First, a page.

Melinda Seed writes for Twice Diabetes

I am still seething about a presentation at Australasian Diabetes Congress 2018, #18adc that discussed the results of a 12 month review of an “Insulin Dose Adjustment Clinic”, in a major teaching hospital in innerEastern-Sydney.

This was the least patient-centric, most egregiously substandard research methodology and ethically questionable thing I’ve seen presented. I know these are strong words but I stand by them not least because people with diabetes who attend this so-called clinic are being denied adequate care if the centre’s actions are truly the way they were presented in this talk, I have no reason to doubt what was presented but if some of the illustrious names associated with this hospital want to correct or clarify things, I’d be delighted to hear from them:

Substandard Research Methodology and Ethically Questionable.

Several times during the presentation the Registered Nurse and Credentialed Diabetes Educator making the presentation said that over a year,  7% of total referees to the clinic were discharged from our carefor non-adherence AND this was in addition to the 20% of patients who were discharged because they didn’t respond to 2 attempts at phone contact.  In total, 33% of people referred to the clinic did not complete the insulin dose adjustment clinic-if you were a business and 1/3rd of your customers didn’t return you’d be out of business/our of a job pretty quickly.

So why is this a substandard (as in it wouldn’t pass a High School research project test) research methodology? Simply because of an abject failure to define their terms.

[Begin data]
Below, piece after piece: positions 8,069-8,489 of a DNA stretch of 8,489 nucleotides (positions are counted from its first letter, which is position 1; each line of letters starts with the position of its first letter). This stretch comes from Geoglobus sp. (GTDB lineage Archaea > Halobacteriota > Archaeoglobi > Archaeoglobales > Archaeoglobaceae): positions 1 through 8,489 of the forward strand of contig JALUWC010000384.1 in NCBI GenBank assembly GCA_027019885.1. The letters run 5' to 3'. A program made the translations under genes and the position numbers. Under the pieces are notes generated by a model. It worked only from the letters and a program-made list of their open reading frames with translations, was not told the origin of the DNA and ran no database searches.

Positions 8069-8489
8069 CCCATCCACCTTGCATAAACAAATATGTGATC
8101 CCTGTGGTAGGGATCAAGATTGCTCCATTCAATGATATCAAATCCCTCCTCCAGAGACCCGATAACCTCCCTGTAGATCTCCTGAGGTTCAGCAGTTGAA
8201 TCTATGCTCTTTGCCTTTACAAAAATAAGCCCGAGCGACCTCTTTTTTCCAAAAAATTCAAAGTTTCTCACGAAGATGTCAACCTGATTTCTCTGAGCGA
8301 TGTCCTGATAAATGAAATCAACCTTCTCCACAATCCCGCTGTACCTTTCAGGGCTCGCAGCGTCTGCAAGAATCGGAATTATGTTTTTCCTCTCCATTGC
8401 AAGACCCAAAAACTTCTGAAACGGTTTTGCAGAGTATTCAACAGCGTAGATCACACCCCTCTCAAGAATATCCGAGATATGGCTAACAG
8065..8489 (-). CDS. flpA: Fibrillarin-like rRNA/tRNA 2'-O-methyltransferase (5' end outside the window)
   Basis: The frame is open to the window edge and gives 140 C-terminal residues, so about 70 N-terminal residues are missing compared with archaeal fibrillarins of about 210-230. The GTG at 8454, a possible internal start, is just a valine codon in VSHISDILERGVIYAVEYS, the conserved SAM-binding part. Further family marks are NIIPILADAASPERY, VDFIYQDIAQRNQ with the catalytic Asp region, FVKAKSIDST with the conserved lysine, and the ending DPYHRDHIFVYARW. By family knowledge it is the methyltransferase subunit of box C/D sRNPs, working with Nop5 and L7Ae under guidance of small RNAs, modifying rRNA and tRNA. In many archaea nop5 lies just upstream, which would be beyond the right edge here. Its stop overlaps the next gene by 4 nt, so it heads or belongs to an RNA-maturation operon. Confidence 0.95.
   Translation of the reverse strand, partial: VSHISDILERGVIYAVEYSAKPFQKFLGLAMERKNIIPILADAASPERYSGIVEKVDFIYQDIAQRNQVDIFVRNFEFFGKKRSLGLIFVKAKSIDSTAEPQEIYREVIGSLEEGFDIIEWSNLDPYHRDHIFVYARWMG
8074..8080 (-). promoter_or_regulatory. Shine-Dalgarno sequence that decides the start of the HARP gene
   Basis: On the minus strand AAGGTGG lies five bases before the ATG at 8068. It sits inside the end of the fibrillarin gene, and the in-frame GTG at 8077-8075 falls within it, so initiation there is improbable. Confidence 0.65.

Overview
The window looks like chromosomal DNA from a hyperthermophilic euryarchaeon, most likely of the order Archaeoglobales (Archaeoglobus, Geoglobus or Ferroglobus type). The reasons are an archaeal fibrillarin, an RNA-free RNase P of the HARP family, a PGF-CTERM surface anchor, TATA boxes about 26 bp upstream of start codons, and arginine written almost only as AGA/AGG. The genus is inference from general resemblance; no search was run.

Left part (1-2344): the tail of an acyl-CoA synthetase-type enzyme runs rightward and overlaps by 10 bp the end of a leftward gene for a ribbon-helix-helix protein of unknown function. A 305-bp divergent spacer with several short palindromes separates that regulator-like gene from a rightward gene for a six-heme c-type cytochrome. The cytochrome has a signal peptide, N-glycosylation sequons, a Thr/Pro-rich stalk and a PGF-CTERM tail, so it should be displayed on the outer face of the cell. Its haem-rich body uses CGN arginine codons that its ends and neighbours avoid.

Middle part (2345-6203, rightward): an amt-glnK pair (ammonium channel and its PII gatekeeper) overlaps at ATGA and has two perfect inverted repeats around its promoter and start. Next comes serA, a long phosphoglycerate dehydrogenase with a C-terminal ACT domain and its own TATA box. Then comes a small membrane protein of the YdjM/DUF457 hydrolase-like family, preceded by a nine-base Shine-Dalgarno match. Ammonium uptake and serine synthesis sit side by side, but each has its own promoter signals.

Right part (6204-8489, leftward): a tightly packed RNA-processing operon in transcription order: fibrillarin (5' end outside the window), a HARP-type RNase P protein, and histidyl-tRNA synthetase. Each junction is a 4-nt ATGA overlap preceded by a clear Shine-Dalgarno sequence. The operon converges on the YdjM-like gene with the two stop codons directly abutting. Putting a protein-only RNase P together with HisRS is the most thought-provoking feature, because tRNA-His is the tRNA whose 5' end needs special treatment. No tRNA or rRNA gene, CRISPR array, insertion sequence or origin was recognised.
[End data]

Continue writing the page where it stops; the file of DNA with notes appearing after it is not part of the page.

When asked by an audience member what the definition of non-adherence that led to discharge was, the response was cringe-worthy.  “Oh it’s a bit subjective I suppose… you can just tell”

EXCUSE ME YOU CAN JUST TELL??????????????????

How foolish of those of us questioning this presenter,  I didn’t realise that clairvoyance was a skill utilised by public servants employed as health care professionals in NSW hospitals.

This is the most outrageous insult to ‘research’, to people with diabetes and  to the many dedicated and diligent health professionals who are slaving their guts out to help people.

The look on my face to the “you can just tell” response elicited the follow-up “you don’t agree”- OH GOOD GRIEF, I said no and the response after an embarrassingly awkward pause where this professional looked bewildered that somebody would question her ability to “just know” something  was …………….”Sometimes they’re rude”


I suggest person who is a  RN CDE that you go spend half an hour in the Emergency Department of your hospital where your saintly colleagues are being regularly abused and spat upon by people in mental health and/or substance abuse crisis and learn what health care is all about.  It’s an insult to all those hard working professionals who are subjected to verbal abuse and threats and yet they soldier on because they know they have a responsibility to save lives.